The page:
I can’t comment about TV. I hardly watch it, and I find the less I watch, the less it interests me. 🙂

    • I would have to say the same actually, I haven’t come across that many adults that read a lot, but then maybe it is also because we get more obsessive with things when we are younger. Haha yeah I know…I was just thinking about it and in not long I won’t be able to defend the teen side of the argument, that’s just….strange, LOL. Ahh, but adults can still read YA of course, and more and more are. 😉

      I agree! Adults also seem much more likely to toss them away and move onto the next thing, whereas teens seem to get hung up on the characters and plot lines more and ponder them for quite a while.

      Really?! I watch a lot of TV, it’s good to have a balanced diet I think. 🙂

  2. It depends very much on the type of teens. The kids to whom I taught English read very little. But most of them came from low-income groups and many of them had illiterate parents. On the other hand, my neighbour’s granddaughter reads so much it makes me ashamed (and I read a LOT). But they can afford to buy her books and her other relatives also read, though not nearly as much as her.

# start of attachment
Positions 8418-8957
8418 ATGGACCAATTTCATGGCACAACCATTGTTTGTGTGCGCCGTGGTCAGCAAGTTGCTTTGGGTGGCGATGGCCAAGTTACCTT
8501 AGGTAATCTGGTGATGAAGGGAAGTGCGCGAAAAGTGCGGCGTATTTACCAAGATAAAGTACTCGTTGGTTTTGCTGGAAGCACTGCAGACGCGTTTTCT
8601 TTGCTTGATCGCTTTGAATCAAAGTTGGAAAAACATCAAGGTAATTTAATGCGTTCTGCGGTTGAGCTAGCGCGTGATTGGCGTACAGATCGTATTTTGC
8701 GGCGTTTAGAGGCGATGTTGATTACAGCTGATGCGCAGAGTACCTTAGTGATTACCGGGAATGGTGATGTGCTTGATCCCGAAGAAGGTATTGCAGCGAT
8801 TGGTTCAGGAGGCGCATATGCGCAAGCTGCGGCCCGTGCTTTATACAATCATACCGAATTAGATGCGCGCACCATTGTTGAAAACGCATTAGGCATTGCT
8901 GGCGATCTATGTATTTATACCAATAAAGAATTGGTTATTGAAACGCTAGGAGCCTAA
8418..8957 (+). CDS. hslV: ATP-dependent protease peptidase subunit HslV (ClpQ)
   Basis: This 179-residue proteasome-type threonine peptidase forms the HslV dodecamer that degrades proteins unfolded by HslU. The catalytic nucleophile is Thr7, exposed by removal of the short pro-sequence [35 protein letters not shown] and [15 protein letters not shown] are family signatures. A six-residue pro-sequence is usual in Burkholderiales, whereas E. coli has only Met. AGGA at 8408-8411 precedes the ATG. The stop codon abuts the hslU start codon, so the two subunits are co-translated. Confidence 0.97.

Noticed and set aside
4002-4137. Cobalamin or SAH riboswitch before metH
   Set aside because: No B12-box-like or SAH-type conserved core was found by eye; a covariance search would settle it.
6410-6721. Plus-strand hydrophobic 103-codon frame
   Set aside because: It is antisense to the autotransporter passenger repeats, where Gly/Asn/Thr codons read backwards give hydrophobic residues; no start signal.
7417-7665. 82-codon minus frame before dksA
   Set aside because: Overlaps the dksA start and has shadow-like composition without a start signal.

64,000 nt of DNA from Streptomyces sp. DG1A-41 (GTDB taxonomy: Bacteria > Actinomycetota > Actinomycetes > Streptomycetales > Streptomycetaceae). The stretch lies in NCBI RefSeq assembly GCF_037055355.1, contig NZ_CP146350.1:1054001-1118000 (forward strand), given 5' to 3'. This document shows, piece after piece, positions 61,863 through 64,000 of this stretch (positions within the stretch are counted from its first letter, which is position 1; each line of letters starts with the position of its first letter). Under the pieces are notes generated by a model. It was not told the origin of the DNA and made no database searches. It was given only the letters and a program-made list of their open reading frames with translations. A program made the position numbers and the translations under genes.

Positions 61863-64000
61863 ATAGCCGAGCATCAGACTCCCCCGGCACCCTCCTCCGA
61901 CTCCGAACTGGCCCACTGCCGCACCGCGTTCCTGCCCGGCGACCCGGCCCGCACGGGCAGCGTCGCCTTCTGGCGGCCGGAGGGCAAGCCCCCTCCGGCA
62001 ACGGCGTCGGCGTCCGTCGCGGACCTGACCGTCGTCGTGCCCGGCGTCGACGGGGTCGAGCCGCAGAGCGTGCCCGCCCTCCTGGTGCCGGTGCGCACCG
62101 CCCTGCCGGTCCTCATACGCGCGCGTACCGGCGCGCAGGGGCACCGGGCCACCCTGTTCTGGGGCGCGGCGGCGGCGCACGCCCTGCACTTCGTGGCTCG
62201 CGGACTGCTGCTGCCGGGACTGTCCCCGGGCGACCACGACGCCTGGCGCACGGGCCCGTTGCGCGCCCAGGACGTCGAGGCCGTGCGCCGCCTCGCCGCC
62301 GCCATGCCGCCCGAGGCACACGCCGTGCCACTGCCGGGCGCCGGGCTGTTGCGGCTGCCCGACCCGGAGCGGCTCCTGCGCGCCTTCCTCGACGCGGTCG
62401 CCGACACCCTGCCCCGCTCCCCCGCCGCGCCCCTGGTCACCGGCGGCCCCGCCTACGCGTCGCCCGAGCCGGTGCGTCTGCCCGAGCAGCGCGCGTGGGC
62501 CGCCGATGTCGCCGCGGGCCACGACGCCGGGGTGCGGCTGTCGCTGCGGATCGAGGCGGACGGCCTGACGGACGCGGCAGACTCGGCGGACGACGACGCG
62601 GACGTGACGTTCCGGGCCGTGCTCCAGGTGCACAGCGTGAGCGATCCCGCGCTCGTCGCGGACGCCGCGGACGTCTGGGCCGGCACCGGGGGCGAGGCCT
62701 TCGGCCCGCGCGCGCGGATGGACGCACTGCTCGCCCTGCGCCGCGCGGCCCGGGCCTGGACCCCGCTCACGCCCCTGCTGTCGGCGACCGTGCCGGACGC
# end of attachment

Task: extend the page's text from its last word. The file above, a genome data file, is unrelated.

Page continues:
I think I’ll give the novelization of CSI a pass. I just don’t think a book based on a series, movie or video game can be that good. The author would have to work with ready-made characters and settings and will have much less room to be creative.

    • I agree you are probably right, there is definitely a big spectrum. I know some teens that read non-stop like me and others that wouldn’t go near a book if you paid them! Which is really sad. It’s interesting that people you taught for English didn’t read much as well.
      Wow, that’s amazing, it’s great when you see someone like that who is so passionate about something!

      Ha ha me too, but them I’m not a big fan of the real thing either. I actually read a lot of Buffy the Vampire Slayer novels when I was obsessed with the show and still have a few unread ones. However as you say they are limited because they can’t be as free with their storylines and killing people off etc. A lot of them were still very entertaining though. 😀